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photo of neotropical toadThis photo by UWindsor’s Katrina Switzer and Lincoln Savi will be displayed this week in the new Essex Centre of Research as part of a travelling exhibition of finalists in the 2017 Science Exposed contest sponsored by the Natural Sciences and Engineering Research Council of Canada.

Ceremony today to open exhibit of Science Exposed images

The Faculty of Science is hosting a fuschia-coloured octopus, pelicans with bright orange throat pouches, and a toad the colour of daffodils.

The travelling roadshow of photographs — finalists in the 2017 Science Exposed contest sponsored by the Natural Sciences and Engineering Research Council of Canada and La Prevue par l’Image contest sponsored by Association Francophone Pour le Savoir — is on display this week in the atrium of the new Essex Centre of Research.

A ceremony marking the official opening of the weeklong exhibit will be held at 11:30 a.m. today and will also include a display of works by UWindsor students in the Science Meets Art (SMArt) group.

In the photo display making its way to university campuses across Canada is an image by PhD student Katrina Switzer and recent MSc graduate Lincoln Savi entitled, “It’s Not Easy Being Yellow.” The image, named a finalist in the NSERC contest, is of a male neotropical yellow toad latched onto the back of a female.

In the caption to their entry, Savi and Switzer explain that once a year, as the first rains fall in Costa Rica, the male toads undergo a dramatic transformation from a drab brown colour to a stunning lemon yellow.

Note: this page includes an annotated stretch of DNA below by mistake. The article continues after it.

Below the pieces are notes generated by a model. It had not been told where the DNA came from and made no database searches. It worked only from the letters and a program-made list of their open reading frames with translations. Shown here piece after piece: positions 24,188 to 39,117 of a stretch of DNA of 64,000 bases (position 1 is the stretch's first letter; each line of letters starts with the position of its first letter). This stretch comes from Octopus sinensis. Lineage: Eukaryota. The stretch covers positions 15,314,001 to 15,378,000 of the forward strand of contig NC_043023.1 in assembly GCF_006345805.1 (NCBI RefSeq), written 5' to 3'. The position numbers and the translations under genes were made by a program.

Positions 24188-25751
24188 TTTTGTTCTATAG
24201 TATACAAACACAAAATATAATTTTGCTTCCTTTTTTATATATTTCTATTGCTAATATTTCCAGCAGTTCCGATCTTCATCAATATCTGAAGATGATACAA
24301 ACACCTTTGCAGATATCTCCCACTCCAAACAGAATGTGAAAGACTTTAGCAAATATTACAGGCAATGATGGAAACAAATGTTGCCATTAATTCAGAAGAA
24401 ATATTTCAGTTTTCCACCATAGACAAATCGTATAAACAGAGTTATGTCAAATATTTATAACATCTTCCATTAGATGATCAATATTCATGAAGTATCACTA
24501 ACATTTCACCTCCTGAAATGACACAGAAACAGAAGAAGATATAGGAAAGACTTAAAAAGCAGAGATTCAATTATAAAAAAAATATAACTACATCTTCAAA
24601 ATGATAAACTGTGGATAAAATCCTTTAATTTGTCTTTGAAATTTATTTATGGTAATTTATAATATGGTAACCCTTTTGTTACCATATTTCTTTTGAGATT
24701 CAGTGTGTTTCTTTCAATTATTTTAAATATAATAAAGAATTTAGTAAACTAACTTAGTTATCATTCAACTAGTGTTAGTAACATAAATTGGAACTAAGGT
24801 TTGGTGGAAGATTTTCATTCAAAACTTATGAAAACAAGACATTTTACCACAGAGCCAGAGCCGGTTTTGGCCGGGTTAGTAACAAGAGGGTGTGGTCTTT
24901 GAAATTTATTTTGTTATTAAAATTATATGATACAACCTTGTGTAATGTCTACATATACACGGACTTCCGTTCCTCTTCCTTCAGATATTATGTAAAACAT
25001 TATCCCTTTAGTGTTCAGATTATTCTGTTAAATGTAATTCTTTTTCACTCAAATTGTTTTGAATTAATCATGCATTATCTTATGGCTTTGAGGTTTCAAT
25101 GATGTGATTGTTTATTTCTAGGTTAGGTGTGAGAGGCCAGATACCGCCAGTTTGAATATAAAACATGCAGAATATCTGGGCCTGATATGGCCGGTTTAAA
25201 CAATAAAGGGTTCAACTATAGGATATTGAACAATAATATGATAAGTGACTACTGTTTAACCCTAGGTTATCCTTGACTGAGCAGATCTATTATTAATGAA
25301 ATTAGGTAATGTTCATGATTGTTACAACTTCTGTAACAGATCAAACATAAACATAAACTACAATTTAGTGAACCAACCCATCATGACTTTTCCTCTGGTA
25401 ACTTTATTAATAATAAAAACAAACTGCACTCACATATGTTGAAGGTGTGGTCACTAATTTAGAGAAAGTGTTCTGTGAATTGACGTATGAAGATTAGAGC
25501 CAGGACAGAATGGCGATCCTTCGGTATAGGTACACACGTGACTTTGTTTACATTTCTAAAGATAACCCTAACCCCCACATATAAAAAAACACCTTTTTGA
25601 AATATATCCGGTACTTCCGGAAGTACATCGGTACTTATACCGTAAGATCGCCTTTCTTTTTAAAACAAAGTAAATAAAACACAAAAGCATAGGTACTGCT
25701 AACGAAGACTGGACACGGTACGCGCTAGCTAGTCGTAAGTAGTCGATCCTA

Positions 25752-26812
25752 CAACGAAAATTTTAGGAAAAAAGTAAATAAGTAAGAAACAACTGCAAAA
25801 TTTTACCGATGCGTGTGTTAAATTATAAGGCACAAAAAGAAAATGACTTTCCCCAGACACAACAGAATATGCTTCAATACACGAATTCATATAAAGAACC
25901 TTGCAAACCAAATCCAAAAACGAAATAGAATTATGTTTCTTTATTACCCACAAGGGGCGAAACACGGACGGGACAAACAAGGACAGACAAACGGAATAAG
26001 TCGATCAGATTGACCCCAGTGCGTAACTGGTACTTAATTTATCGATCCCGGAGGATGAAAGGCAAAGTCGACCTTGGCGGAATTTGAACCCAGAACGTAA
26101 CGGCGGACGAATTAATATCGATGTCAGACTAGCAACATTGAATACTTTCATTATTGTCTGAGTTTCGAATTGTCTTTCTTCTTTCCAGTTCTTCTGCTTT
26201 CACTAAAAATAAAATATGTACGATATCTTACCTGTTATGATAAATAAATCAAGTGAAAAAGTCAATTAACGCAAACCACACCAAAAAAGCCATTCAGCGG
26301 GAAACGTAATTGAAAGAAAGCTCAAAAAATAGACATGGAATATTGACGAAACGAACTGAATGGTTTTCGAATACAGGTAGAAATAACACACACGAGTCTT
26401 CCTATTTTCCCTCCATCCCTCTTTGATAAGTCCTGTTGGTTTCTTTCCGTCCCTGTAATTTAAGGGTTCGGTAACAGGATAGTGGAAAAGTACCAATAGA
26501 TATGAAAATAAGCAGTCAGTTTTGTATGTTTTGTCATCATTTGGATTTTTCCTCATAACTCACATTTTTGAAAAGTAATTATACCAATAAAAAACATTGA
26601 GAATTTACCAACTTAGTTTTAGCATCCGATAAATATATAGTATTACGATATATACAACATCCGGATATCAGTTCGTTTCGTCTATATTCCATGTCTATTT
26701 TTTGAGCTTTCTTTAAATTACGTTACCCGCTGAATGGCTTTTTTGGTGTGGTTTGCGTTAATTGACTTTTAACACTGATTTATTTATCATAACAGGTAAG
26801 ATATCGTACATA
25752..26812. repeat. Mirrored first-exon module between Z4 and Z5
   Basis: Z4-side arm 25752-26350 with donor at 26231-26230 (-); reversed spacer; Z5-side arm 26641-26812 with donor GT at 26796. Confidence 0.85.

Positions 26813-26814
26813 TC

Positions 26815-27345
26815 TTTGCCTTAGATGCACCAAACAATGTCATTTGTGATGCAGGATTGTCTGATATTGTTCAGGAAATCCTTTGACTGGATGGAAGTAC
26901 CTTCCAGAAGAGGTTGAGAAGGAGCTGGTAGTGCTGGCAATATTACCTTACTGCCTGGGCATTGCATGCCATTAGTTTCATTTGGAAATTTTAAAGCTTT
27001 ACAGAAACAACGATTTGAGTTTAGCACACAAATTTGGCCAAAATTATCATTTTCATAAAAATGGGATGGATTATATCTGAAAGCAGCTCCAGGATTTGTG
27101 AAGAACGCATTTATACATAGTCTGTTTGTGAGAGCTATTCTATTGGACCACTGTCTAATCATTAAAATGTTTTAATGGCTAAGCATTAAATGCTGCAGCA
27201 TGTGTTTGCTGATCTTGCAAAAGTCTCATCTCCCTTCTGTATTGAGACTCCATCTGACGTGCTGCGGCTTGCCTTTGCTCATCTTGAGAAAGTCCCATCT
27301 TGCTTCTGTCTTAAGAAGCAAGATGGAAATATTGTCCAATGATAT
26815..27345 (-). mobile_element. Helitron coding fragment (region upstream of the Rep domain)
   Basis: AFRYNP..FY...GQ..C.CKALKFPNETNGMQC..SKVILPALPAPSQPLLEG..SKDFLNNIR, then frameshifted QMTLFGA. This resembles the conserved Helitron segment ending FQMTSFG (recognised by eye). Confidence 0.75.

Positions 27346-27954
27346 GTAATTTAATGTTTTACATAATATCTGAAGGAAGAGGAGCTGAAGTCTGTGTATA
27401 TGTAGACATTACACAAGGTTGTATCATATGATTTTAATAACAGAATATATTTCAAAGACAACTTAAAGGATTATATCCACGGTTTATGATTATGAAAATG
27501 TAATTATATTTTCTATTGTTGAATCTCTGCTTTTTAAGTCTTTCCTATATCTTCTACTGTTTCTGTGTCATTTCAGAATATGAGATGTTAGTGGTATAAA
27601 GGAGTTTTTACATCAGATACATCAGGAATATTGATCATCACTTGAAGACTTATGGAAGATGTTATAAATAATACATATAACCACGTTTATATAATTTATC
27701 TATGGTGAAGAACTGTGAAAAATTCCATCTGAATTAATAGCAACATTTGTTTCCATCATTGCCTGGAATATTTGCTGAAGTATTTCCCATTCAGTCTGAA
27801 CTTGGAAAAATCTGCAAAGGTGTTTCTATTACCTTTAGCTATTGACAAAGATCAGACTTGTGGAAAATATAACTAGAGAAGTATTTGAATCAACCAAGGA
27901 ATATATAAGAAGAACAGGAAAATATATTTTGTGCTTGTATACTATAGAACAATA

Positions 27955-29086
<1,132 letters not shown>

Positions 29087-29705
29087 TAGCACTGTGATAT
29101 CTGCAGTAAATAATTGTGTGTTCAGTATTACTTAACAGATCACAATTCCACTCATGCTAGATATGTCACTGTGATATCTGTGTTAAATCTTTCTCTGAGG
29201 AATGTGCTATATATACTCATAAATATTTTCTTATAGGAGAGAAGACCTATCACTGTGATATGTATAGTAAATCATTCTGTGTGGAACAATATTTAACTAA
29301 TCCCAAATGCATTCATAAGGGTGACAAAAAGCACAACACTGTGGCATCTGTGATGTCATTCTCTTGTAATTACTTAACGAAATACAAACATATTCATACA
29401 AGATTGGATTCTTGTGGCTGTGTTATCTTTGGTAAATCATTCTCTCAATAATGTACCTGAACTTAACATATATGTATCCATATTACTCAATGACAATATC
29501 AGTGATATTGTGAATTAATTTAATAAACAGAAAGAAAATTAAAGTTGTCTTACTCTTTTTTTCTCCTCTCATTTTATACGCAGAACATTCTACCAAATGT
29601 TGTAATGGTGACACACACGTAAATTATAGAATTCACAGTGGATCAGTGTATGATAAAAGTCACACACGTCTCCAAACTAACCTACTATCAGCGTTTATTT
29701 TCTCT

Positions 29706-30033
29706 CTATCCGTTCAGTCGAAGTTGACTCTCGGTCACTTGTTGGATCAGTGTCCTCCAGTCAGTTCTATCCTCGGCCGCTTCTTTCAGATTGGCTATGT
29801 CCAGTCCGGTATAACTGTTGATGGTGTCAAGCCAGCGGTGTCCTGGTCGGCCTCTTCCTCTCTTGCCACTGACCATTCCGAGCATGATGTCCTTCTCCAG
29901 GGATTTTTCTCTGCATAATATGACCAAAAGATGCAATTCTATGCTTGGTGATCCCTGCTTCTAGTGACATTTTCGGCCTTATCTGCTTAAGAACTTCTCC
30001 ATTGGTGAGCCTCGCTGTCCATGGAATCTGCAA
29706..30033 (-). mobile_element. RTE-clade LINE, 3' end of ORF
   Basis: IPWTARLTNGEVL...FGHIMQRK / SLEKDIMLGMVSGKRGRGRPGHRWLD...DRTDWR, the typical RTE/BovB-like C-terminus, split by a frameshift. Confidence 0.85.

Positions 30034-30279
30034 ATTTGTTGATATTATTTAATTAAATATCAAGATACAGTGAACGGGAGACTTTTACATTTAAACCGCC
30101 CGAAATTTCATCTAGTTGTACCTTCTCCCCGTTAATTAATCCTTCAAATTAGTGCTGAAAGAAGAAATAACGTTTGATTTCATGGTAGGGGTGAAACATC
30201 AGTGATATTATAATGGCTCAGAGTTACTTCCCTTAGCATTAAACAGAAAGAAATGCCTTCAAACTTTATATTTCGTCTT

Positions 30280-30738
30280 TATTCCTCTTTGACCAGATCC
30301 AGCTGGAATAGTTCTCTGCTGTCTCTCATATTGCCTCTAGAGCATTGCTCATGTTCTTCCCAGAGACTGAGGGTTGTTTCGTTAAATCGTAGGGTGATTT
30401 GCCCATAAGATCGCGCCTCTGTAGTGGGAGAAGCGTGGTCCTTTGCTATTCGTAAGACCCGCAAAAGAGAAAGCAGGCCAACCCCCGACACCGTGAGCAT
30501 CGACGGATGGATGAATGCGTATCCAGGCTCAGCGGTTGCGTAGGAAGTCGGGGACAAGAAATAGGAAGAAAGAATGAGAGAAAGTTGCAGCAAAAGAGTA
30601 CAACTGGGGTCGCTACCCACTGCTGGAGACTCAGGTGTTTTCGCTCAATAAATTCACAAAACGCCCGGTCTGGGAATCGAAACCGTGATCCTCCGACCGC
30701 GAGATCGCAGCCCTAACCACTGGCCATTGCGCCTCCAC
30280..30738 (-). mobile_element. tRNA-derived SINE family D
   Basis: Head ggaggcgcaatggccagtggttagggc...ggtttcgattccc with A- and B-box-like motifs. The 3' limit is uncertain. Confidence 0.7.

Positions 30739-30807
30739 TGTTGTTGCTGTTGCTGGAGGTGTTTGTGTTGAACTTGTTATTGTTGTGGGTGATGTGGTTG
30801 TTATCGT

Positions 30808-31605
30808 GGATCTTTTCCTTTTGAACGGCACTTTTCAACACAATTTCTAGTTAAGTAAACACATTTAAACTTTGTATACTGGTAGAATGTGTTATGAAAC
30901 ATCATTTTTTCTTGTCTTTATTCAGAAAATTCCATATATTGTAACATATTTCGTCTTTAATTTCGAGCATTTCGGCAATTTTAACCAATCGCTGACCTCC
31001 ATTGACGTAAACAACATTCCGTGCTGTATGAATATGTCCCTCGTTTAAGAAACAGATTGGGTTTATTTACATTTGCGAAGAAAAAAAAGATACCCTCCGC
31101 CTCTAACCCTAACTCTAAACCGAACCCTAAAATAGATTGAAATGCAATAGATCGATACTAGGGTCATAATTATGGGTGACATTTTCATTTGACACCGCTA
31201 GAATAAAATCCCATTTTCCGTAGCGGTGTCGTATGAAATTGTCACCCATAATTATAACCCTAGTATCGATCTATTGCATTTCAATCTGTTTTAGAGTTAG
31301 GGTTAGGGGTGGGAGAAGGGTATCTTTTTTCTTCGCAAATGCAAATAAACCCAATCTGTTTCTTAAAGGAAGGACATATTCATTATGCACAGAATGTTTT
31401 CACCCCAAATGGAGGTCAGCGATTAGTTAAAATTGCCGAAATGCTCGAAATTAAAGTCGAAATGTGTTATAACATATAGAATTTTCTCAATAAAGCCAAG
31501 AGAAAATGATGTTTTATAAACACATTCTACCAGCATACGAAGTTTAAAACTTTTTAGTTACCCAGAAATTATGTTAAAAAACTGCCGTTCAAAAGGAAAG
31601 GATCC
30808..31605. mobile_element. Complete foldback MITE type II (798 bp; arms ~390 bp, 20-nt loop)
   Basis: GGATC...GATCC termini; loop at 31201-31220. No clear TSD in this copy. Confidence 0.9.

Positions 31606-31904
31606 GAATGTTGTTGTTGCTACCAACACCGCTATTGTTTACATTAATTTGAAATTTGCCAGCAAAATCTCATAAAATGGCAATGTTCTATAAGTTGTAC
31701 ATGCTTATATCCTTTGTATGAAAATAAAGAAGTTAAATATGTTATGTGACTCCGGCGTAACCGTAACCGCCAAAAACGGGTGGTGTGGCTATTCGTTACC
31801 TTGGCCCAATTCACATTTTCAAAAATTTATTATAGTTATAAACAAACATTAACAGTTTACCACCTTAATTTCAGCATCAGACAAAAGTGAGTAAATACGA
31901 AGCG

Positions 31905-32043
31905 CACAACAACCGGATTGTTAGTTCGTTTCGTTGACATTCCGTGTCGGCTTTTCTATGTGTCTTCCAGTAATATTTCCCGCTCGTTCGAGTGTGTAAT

“In only a few hours, after he’s finished fertilizing her eggs, he will transform back to his normal dull colour until the rains return next year,” they wrote.

Through hormone analysis and reflectance spectrometry, Switzer and other UWindsor researchers are studying the cause of the male’s spectacular colour change.

NSERC and Acfas sponsor the annual photo contest to showcase scientific research. Entrants have a chance to win cash prizes and have their research exposed to a national audience.

Dan Mennill, associate dean of graduate studies and research, said he leapt at the chance to host the travelling exhibit, especially since the work of two UWindsor students was included.

“We're really proud of Katrina and Lincoln,” Dr. Mennill said. “It’s an honour to have the traveling exhibit hosted on our campus for one week, and to see our students among the national finalists in this competition.”

Mennill said UWindsor has a strong culture of combining science with art. He said the Faculty of Science recently hosted an event called the Science of Music at the School of Creative Arts, it supports SMArt students and encourages students to enter NSERC’s photo and video contests.

“In the Faculty of Science, we're increasingly focused on the connections between the sciences and the arts,” Mennill said.

The photo display consists of 20 images. In addition to the photo by Savi and Switzer, other images relate to topics studied in the Faculty of Science, including changing Arctic ice, deep sea research, aquatic invertebrates, minerals, carbon nanotubes and neurobiology.

─Sarah Sacheli

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